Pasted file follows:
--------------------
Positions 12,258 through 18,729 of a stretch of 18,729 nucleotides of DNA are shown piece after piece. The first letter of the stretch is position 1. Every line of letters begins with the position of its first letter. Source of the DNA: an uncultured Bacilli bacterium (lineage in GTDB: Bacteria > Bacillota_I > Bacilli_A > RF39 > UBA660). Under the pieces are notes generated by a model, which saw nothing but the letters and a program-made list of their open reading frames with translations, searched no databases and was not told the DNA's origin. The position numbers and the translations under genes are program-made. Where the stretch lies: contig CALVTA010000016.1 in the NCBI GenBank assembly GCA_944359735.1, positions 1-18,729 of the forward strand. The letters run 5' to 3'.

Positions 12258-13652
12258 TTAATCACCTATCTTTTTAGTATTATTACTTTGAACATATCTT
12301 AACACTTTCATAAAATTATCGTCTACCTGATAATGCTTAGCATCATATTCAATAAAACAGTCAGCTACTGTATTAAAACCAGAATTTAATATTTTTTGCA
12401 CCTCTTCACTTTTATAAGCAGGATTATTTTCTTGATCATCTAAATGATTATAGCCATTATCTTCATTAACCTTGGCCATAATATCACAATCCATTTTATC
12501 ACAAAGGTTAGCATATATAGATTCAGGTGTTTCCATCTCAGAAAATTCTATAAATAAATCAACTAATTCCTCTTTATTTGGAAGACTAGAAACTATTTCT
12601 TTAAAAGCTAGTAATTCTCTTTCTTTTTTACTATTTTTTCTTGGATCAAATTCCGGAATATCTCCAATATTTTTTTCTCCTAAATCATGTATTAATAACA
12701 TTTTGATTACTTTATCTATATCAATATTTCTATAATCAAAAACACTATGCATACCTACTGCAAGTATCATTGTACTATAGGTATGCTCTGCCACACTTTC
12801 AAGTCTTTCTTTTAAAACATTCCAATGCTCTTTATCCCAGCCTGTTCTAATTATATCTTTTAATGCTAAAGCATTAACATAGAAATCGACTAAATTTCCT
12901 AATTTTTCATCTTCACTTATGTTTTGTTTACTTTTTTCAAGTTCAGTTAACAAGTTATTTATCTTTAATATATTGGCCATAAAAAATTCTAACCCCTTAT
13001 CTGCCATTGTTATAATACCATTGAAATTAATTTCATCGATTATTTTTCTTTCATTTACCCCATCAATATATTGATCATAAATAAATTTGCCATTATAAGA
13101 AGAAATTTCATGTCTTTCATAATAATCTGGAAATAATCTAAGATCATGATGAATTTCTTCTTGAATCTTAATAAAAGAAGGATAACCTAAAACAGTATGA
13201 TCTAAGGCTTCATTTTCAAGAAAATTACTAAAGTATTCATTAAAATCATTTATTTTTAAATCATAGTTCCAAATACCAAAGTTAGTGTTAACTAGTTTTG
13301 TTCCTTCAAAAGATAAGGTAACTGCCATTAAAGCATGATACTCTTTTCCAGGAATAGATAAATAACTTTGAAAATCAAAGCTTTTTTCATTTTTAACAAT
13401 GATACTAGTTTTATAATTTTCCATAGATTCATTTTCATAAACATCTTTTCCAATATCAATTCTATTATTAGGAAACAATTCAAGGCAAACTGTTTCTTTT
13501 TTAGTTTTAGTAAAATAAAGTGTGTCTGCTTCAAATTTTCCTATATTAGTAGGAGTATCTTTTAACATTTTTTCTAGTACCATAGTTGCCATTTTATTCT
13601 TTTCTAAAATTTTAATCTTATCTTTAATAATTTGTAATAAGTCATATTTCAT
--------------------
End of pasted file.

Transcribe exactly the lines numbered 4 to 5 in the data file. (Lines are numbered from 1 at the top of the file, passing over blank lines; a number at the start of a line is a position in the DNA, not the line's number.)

12301 AACACTTTCATAAAATTATCGTCTACCTGATAATGCTTAGCATCATATTCAATAAAACAGTCAGCTACTGTATTAAAACCAGAATTTAATATTTTTTGCA
12401 CCTCTTCACTTTTATAAGCAGGATTATTTTCTTGATCATCTAAATGATTATAGCCATTATCTTCATTAACCTTGGCCATAATATCACAATCCATTTTATC